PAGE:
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How to Sell and Buy a Home in a Seller’s Market

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Homeowners in a seller’s market face a conundrum: on the one hand, their home is worth more than it has ever been before, but on the other hand, if they decide to sell it and buy a new one, they’re going to face stiff competition, high prices and a market where homes are selling in record time.

Fortunately, with the right strategy, it’s possible to take advantage of sky-high home values and find a home that’s a better fit for you and your family. Here are a few tips from Empire Realty Group real estate agents on how to navigate this tricky situation.

Step 1: Start Looking for Your New Home First

In a neighborhood with high demand and a lot of motivated buyers, homes can sell within a month. You don’t want to get stuck in a position where you are making a rushed decision on a home because your current one is about to sell.

“Homeowners need to take into account what they’ll get for their home when they sell it, but they also need to take into account what they’re giving up. I always advise potential sellers to look at the homes on the market, and if they don’t see anything they like, I recommend that they wait to list until they do.
Step 2: Work with Your Agent to Plan Your Next Move

Option 1: Buy BEFORE You Sell

To compete against other potential buyers, you want to put the least amount of contingencies on your offer as possible. In a seller’s market, Empire Realty Group agents don’t recommend that you put an offer on a home that is contingent on the sale of your current one, because it will turn sellers off. Instead, you should look into gap financing.

“Talk to a lender about getting a Home Equity Line of Credit (HELOC) or a Bridge Loan, which will give you the funds you’ll need for the down payment on your next home before you sell your current one,” and “However, keep in mind that just because you have home equity, doesn’t mean you’ll necessarily qualify for these loans. Lenders will take into consideration your current mortgage, how much you want to borrow with the HELOC or Bridge Loan, and the new mortgage you’ll need for your next home. It’s essentially three different loans that you need to qualify for.”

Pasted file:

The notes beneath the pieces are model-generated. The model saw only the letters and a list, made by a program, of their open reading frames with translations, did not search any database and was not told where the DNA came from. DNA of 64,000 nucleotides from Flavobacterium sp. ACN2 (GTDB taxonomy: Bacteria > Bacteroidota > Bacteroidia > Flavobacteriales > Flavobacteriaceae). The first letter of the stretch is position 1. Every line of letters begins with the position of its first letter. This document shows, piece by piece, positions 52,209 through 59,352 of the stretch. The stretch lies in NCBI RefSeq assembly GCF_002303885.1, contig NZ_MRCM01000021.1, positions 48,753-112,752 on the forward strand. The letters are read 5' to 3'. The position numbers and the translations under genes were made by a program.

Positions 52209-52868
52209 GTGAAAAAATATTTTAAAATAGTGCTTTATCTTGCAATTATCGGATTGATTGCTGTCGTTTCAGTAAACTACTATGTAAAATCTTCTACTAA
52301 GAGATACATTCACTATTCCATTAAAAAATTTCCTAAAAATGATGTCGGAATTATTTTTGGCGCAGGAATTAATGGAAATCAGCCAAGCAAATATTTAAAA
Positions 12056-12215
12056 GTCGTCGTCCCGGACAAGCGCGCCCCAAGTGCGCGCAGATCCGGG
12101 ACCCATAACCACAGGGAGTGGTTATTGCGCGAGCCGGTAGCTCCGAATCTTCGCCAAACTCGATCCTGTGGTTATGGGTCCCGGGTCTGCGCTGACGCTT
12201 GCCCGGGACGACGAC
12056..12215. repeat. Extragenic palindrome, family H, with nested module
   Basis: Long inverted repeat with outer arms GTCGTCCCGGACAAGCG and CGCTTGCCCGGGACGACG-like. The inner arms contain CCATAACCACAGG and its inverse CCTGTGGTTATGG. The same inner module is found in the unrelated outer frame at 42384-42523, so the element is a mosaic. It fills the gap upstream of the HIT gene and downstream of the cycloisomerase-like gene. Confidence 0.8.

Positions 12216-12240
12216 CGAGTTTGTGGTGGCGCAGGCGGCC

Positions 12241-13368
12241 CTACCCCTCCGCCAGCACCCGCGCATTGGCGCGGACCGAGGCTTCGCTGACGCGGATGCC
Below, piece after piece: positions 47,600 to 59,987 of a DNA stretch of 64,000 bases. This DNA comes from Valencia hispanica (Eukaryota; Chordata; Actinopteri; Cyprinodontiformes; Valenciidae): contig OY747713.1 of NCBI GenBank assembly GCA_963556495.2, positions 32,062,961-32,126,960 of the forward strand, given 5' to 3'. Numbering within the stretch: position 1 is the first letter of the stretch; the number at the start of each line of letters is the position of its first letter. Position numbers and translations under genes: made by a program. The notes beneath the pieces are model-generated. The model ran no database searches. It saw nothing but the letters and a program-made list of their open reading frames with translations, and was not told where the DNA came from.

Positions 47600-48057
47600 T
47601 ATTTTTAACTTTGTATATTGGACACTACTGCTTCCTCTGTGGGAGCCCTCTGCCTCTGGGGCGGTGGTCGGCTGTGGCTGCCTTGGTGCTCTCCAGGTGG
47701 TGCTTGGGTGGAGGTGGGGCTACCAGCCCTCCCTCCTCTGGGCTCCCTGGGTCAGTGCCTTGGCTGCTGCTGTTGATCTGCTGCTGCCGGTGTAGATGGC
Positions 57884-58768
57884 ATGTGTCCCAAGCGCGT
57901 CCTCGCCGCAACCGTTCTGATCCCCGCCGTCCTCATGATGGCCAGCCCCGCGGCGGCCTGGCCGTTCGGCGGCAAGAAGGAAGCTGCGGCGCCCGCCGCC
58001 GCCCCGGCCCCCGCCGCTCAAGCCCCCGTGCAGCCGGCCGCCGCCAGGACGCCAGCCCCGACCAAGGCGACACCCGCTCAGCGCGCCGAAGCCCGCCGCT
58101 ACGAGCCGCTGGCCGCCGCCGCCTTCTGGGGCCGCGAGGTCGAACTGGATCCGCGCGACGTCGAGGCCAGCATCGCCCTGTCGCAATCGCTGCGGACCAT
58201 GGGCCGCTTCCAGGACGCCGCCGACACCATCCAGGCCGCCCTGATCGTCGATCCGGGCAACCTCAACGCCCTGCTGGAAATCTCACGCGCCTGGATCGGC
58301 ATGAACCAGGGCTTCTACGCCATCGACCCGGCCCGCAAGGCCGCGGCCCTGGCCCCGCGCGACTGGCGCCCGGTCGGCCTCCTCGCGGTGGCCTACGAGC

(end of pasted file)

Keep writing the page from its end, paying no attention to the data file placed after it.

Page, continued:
Option 2: Sell First, But Work Out a Deal with the Buyer

When you own a home in a seller’s market, you have the upper hand. Buyers are often willing to offer incentives to close the deal, and they’re flexible on the timing. That means you can ask for more time if you need it.

“To give yourself more time to find a home to buy, you can request a rent-back agreement from the person making an offer on your home,” said Manuel. “With a rent-back agreement, the buyer will purchase your home, and then you rent it from them for an agreed upon period of time. That way you don’t have to move as soon as they take ownership.”

Option 3: Make a Contingent Offer, But Make it Strong